I spent yesterday at the PacketPushers/TechFieldDay OpenFlow Symposium. The event provided a good overview of what OpenFlow [currently] means, how it fits into the overall context of software-defined networking (SDN) and where it might go from here.
I’d suggest reading Ethan Banks’ (@ecbanks) overview here.
Many of us left the event, however, still wondering about what the “killer app” for OpenFlow might be.
Chatting with Ivan Pepelnjak (@ioshints) and Derrick Winkworth (@CloudToad,) I reiterated that selfishly, I’m still thrilled about the potential that OpenFlow and SDN can bring to security. This was a topic only briefly skirted during the symposium as the ACL-like capabilities of OpenFlow were discussed, but there’s so much more here.
I wrote about this back in May (OpenFlow & SDN – Looking forward to SDNS: Software Defined Network Security):
… “security” needs to be as programmatic/programmable, agile, scaleable and flexible as the workloads (and stacks) it is designed to protect. “Security” in this context extends well beyond the network, but the network provides such a convenient way of defining templated containers against which we can construct and enforce policies across a wide variety of deployment and delivery models.
So as I watch OpenFlow (and Software Defined Networking) mature, I’m really, really excited to recognize the potential for a slew of innovative ways we can leverage and extend this approach to networking [monitoring and enforcement] in order to achieve greater visibility, scale, agility, performance, efficacy and reduced costs associated with security. The more programmatic and instrumented the network becomes, the more capable our security options will become also.
I had to chuckle at a serendipitous tweet from a former Cisco co-worker (Stefan Avgoustakis, @savgoust) because it’s really quite apropos for this topic:
…I think he’s oddly right!
Frankly, if you look at what OpenFlow and SDN (and network programmability in general) gives an operator — the visibility and effective graph of connectivity as well as the multiple-tupule flow action capabilities, there are numerous opportunities to leverage the separation of control/data plane across both virtual and physical networks to provide better security capabilities in response to threats and at a pace/scale/radius commensurate with said threat.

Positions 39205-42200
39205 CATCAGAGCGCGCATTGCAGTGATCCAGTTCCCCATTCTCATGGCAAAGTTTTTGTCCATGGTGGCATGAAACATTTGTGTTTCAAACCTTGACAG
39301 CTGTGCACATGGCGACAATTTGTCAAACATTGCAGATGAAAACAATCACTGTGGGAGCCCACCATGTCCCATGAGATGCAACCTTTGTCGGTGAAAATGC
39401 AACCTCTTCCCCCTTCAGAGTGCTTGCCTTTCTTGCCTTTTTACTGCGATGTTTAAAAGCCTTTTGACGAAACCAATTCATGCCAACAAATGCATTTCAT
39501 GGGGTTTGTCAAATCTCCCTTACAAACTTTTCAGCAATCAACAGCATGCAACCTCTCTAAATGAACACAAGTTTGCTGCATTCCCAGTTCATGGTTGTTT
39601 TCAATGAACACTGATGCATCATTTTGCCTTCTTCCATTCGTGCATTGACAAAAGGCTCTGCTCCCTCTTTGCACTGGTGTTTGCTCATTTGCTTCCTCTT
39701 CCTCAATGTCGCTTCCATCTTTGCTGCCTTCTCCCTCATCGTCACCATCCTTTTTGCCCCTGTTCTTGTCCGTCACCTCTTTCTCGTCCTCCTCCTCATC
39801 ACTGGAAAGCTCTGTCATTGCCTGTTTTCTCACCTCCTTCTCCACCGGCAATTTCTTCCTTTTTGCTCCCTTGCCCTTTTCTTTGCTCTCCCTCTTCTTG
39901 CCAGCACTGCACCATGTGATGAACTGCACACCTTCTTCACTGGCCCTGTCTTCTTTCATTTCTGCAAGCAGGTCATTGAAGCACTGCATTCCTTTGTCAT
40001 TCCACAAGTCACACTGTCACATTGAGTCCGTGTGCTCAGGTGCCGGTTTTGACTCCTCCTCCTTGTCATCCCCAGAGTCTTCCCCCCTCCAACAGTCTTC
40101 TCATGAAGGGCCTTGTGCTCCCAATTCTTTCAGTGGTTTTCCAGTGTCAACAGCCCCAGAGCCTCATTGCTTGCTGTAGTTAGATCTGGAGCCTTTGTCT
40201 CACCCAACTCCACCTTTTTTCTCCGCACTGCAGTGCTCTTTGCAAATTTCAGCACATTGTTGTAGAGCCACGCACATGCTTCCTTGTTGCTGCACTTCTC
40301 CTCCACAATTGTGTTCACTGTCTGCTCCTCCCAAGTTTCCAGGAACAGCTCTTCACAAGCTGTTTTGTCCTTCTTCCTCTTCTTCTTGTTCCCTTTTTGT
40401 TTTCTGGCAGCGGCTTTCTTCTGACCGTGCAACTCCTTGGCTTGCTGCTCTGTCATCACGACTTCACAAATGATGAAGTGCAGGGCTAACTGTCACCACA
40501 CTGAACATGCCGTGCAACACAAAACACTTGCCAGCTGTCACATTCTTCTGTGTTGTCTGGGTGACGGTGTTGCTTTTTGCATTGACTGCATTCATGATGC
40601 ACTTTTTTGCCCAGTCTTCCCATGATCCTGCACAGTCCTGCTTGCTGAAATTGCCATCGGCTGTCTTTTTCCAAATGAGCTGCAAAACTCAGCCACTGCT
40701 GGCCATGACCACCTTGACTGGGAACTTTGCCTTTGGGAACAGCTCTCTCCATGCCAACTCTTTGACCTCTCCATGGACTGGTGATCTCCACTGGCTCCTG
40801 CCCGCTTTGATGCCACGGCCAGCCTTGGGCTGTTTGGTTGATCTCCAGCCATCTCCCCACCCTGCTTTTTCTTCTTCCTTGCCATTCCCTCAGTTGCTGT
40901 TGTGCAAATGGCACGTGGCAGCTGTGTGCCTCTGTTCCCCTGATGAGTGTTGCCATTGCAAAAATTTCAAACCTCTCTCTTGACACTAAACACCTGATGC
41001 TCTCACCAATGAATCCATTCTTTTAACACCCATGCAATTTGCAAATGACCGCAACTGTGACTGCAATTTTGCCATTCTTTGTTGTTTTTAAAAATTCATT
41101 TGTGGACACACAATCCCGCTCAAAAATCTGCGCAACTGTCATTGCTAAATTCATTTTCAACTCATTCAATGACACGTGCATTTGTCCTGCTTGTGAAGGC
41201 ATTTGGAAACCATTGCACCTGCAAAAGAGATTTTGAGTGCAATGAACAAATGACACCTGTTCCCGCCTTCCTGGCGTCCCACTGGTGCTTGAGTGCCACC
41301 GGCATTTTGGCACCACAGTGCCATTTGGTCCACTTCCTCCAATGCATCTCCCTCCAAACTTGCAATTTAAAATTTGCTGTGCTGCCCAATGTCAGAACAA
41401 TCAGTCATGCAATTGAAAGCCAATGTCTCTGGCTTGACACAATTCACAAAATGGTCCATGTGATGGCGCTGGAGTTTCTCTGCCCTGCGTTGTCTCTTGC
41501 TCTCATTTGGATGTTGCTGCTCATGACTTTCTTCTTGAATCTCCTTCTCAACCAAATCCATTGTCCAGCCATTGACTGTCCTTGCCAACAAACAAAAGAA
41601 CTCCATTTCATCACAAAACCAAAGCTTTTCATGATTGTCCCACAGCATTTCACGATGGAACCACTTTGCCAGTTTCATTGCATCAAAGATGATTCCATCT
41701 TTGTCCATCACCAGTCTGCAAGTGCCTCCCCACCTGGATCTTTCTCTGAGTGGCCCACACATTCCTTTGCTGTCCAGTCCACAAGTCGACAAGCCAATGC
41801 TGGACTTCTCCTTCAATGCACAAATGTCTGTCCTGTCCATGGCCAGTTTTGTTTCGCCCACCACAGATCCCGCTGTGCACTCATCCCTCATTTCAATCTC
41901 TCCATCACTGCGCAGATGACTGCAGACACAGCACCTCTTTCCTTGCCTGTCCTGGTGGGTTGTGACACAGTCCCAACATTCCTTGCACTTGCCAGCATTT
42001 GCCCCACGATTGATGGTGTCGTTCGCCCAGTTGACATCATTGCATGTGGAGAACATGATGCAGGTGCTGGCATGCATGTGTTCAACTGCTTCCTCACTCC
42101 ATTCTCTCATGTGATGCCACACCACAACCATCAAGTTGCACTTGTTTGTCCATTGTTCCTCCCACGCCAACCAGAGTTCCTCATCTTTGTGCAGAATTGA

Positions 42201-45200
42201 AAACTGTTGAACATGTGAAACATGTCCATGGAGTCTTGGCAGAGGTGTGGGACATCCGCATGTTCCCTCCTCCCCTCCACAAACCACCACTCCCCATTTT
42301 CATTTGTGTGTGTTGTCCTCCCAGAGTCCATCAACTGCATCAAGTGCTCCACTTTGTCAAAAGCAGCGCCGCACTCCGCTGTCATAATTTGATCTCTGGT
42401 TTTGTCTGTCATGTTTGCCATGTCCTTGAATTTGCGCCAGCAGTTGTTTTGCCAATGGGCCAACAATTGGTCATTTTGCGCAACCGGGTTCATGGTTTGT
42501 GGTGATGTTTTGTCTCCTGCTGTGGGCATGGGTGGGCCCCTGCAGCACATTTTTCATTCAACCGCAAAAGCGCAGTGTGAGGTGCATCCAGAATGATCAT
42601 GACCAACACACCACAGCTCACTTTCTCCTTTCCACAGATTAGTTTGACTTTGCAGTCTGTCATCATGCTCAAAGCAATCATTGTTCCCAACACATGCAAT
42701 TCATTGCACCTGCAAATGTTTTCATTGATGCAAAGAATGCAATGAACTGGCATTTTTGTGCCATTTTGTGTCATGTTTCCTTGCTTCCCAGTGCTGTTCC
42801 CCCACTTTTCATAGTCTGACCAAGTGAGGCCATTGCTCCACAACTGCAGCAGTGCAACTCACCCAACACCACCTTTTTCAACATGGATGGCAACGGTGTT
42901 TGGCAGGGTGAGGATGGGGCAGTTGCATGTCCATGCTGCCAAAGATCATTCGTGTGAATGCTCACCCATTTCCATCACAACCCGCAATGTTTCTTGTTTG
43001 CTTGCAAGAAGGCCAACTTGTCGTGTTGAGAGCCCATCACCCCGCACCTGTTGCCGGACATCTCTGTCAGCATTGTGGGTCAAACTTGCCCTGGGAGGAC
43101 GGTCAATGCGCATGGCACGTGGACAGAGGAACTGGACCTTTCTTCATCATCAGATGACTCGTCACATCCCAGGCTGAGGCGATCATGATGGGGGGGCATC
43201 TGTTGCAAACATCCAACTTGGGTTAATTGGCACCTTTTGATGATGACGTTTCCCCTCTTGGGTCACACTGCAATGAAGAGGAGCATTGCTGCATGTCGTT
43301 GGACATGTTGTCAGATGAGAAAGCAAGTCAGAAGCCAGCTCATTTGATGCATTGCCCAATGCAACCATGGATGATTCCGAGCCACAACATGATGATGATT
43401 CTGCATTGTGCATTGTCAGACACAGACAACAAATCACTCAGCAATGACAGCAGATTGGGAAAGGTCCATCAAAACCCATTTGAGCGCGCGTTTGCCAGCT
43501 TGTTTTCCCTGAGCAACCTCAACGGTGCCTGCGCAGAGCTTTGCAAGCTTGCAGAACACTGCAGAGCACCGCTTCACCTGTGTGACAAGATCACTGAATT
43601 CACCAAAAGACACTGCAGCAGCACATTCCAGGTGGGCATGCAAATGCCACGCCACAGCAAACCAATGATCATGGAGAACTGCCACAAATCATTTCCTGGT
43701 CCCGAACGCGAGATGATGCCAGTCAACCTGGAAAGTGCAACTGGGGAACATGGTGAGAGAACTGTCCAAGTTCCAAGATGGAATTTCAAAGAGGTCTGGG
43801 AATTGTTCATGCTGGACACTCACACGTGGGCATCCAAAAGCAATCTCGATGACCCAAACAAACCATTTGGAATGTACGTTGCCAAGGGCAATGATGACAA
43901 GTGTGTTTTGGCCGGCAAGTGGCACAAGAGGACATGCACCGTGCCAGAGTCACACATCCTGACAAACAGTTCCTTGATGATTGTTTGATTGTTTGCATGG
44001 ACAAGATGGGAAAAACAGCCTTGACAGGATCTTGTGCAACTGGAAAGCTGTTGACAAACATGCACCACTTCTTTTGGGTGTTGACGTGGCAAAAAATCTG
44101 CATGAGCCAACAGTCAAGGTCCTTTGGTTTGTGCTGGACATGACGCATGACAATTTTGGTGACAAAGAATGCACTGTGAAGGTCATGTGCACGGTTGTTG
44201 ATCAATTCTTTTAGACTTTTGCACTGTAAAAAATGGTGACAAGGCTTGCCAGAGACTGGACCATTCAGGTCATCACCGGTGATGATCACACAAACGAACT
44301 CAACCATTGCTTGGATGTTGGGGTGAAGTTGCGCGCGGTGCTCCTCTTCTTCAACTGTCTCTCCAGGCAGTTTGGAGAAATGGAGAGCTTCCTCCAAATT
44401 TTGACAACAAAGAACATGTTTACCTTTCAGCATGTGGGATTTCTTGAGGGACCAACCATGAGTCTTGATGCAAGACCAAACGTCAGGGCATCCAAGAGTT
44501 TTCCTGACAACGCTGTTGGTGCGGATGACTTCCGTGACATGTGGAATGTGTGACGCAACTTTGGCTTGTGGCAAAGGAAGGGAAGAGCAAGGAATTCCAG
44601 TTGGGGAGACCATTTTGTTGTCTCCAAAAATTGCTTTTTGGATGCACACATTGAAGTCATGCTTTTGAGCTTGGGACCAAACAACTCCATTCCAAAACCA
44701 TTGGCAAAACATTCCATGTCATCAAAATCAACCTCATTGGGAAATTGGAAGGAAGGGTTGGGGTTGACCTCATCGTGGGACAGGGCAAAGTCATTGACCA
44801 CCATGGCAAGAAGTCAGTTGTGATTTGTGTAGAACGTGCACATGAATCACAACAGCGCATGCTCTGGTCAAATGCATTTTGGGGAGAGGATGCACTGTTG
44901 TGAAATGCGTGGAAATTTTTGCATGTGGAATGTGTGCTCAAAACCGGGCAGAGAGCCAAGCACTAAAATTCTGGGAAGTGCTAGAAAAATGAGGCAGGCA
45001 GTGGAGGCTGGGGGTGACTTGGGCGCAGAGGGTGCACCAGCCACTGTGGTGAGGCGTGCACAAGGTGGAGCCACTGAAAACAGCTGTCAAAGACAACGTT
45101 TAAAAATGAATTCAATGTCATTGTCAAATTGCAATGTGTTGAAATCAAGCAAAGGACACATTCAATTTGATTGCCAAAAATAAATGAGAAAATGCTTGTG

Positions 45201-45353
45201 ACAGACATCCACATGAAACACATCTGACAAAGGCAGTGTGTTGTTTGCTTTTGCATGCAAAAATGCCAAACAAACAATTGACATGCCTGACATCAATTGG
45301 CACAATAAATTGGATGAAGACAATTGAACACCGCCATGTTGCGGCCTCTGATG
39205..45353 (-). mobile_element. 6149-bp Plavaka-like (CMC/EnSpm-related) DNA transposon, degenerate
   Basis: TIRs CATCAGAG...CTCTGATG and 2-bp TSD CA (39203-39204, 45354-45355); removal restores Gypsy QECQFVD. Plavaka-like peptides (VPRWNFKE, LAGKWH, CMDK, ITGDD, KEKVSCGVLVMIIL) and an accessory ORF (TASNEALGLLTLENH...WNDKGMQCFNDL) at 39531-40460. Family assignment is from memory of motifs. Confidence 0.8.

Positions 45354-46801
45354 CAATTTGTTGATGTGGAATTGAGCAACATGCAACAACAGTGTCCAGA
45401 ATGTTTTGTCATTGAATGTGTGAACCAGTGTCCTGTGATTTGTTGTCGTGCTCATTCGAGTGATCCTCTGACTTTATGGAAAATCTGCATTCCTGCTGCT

To be able to leverage telemetry and flow tables in the controllers “centrally” and then “dispatch” the necessary security response on an as-needed basis to the network location ONLY that needs it, really does start to sound a lot like the old “immune system” analogy that SDN (self defending networks) promised.
The ability to distribute security capabilities more intelligently as a service layer which can be effected when needed — without the heavy shotgunned footprint of physical in-line devices or the sprawl of virtualized appliances — is truly attractive. Automation for detection and ultimately prevention is FTW.
Bundling the capabilities delivered via programmatic interfaces and coupling that with ways of integrating the “network” and “applications” (of which security is one) produces some really neat opportunities.
Now, this isn’t just a classical “data center core” opportunity, either. How about the WAN/Edge? Campus, branch…? Anywhere you have the need to deliver security as a service.
For non-security examples, check out Dave Ward’s (my Juniper colleague) presentation “Programmable Networks are SFW” where he details interesting use cases such as “service engineered paths,” “service appliance pooling,” “service specific topology,” “content request routing,” and “bandwidth calendaring” for example.
…think of the security ramifications and opportunities linked to those capabilities!
I’ve mocked up a couple of very interesting security prototypes using OpenFlow and some open source security components; from IDP to Anti-malware and the potential is exciting because OpenFlow — in conjunction with other protocols and solutions in the security ecosystem — could provide some of the missing glue necessary to deliver a constant, but abstracted security command/control (nee API-like capability) across heterogenous infrastructure.
NOTE: I’m not suggesting that OpenFlow itself provide these security capabilities, but rather enable security solutions to take advantage of the control/data plane separation to provide for more agile and effective security.
If the potential exists for OpenFlow to effectively allow choice of packet forwarding engines and network virtualization across the spectrum of supporting vendors’ switches, it occurs to me that we could utilize it for firewalls, intrusion detection/prevention engines, WAFs, NAC, etc.